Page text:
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Fourteen: Growing Up Alone in a Crowdby Stephen Zanichowsky
Synopses & Reviews
The haunting story of a boy who couldn't find any room to breathe until he left his thirteen siblings behind and withdrew to the world inside his head--only to emerge forty years later, still alone.
Born eighth in a family on its way to becoming almost twice that size, Stephen Zanichkowsky immediately learned that his life was to be no Cheaper by the Dozen romp. Instead, he and his siblings fended for themselves to avoid the wrath of their father and the heartbreaking emotional distance of their mother. Silence and terror ruled. A brother was taken away by the family one day, never to return. A sister was born with a mental deficiency that was never explained. As the years went by, each child left home as soon as he or she turned eighteen, creating unaccustomed "space" by skipping the others' weddings and graduations.
With artless narrative style, Zanichkowsky embarks on a journey back to the family's Lithuanian Catholic roots in Brooklyn and follows its members on a tortured climb to suburban comfort that, for him, culminates in his escape from home and the draft. Along the way, he seeks answers to lifelong questions: Why was his father so angry and uncontrollable? Why did his parents continue to have children when they didn't have enough love, patience, or money to spread around?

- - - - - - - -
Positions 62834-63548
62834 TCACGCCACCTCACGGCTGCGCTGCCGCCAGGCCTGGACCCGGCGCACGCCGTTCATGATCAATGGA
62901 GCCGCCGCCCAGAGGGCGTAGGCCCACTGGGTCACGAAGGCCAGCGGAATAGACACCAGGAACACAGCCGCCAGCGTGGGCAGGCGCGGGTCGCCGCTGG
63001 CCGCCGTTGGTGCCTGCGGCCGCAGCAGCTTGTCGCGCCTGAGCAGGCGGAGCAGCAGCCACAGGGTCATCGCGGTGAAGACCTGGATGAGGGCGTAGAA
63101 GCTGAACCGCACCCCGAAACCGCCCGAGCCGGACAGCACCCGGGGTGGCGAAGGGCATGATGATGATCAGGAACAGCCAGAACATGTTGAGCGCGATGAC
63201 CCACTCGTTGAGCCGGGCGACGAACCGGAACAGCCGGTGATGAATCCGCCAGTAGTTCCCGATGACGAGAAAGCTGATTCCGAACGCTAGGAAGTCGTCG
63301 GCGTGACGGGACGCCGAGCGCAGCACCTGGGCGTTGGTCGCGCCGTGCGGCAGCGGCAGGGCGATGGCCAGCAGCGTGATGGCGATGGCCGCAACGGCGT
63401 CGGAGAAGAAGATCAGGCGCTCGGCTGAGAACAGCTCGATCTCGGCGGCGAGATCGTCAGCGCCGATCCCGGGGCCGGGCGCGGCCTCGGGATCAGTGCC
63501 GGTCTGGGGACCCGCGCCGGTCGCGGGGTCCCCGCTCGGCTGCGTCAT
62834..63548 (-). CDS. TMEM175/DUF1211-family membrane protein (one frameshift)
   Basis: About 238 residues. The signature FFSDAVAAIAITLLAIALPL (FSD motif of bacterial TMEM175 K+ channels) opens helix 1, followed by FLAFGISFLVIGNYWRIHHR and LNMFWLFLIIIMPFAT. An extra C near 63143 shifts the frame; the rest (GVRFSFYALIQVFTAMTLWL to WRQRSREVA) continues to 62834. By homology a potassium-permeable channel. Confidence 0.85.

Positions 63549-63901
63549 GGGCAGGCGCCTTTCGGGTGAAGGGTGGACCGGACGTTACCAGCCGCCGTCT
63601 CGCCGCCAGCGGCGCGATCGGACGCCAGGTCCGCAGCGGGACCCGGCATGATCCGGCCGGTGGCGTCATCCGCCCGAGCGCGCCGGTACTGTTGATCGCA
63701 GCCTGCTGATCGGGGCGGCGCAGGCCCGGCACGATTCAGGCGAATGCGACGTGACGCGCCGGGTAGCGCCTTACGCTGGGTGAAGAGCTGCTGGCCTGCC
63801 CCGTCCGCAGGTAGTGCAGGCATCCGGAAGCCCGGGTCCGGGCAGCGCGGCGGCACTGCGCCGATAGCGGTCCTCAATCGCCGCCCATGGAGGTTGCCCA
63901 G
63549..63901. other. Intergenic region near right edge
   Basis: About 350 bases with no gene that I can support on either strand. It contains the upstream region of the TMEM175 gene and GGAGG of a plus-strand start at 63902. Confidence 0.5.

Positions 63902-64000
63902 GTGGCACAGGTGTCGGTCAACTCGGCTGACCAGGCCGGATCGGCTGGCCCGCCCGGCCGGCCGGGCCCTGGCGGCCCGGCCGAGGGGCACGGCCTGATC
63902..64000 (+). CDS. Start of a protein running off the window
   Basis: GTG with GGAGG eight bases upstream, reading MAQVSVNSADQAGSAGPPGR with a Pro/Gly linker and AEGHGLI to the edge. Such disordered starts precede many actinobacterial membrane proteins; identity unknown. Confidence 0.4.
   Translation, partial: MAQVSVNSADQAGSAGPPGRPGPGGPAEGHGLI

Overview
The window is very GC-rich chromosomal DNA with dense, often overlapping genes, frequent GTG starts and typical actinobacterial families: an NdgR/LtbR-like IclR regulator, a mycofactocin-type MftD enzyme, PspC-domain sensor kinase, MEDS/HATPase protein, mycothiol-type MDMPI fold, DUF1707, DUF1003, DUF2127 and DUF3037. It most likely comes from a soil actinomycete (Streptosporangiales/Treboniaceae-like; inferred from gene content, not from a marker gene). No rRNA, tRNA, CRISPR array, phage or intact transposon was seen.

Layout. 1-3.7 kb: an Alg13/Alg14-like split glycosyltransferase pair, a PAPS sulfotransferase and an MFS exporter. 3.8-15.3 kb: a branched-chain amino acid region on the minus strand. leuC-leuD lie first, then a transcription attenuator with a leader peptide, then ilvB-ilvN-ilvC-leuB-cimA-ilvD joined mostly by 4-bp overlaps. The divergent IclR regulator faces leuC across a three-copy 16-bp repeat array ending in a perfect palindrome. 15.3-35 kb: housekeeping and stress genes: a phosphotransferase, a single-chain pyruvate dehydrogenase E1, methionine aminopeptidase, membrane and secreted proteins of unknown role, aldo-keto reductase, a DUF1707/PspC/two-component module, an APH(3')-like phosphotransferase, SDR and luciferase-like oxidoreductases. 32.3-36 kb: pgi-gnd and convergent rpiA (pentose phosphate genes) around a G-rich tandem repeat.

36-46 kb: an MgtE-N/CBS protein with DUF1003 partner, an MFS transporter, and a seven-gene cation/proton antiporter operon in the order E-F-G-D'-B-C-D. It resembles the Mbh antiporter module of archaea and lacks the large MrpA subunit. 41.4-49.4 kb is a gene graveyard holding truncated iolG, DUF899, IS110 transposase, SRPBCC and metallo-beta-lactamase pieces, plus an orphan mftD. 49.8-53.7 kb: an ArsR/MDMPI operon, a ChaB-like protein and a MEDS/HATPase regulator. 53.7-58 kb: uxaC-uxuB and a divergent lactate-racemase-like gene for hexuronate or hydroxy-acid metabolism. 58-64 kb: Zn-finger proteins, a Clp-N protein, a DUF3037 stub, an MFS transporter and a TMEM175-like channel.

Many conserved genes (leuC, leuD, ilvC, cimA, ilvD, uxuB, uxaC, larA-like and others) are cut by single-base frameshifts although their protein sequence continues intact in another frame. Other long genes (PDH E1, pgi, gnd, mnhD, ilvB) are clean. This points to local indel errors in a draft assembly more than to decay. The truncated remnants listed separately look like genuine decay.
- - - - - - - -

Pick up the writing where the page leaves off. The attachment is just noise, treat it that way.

Forty years later after leaving home, Zanichkowsky reaches out to his siblings--most of them divorced or living alone--and discovers a group of people still learning how to form relationships with others. In the process, the boy that once retreated into his own world emerges, whole and self-possessed.
"Brutally frank and completely engrossing." Kirkus
"In the struggle to understand, Stephen Zanichkowsky has brought poetry to a disturbing tale of what it is like to grow up without joy." Sarah Payne Stuart, New York Times Book Review
"Incorporating voices of various brothers and sisters, [Zanichkowsky's] journey is meditative and absorbing, as he confronts the deepest fear of every child: what if Mom and Dad do not or cannot really love me...? He is effective at balancing the unhappy narrative with insights into the family's functioning as a whole, and his contested place in it." Greg Gestner, Ruminator Review
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